One year ago I wrote about the history of Labor Day, suggesting if this Labor Day was our last Labor Day, how would we change our lives so that we wouldn’t regret our chosen path. Self-reflection for the purpose of determining what we want to become is invaluable. Though the exercise of determining what we want to become is limited in it’s ability to help us figure out fulfillment.
What we want to become is an end point with no end. We become what we want to become and, often quickly thereafter, become disillusioned with our achievement. We find there are unanticipated challenges outside of our control and new potentials that we did not previously consider. Fulfillment eludes us again unless, perhaps, we change our definition.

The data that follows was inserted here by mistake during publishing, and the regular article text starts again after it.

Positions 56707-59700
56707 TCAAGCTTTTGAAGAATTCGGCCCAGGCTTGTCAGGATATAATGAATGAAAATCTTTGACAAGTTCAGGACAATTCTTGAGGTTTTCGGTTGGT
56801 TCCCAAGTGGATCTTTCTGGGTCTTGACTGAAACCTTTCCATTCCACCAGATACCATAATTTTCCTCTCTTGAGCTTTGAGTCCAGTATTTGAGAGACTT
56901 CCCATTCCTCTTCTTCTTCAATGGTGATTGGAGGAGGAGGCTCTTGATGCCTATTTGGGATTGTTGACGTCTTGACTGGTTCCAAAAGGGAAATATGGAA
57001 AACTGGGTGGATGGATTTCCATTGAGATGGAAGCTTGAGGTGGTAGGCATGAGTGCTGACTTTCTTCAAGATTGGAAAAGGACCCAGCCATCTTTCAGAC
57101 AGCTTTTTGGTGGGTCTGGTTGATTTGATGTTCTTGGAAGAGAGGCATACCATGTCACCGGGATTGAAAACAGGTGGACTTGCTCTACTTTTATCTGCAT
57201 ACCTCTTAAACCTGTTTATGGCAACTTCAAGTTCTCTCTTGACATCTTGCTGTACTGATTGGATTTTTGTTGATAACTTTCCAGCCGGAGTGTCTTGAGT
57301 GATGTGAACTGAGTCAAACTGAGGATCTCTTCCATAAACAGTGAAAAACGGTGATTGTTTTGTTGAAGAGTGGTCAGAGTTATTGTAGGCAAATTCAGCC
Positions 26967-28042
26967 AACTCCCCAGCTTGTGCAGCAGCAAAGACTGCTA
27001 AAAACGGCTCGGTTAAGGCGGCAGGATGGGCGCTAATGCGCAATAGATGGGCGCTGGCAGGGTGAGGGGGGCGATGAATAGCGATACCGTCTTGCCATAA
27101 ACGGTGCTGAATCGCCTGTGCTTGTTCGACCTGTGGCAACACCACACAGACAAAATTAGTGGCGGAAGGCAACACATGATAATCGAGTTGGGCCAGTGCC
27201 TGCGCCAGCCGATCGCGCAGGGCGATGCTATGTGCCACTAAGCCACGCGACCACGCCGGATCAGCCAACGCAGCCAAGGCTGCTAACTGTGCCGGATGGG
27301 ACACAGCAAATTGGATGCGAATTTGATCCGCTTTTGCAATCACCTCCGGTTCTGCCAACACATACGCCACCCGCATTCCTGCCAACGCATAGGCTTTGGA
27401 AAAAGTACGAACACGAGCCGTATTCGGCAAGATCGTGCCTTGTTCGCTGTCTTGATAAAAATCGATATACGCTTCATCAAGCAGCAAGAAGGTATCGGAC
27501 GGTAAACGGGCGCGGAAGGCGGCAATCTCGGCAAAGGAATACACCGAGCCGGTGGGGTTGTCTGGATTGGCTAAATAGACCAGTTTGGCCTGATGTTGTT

When we go back to work on Tuesday, instead of asking ourselves, ‘Is this where I want to be?’ we should consider asking ourselves, ‘Am I doing everything I can do? Is there a better place to be to fulfill the goal of who I want to become?’ Unless we find ourselves newly at the beginning we have imagined, we are likely somewhere on the spectrum – past our starting point, not yet to our perceived ideal end. We will be most fulfilled when we figure out that fulfillment is incremental.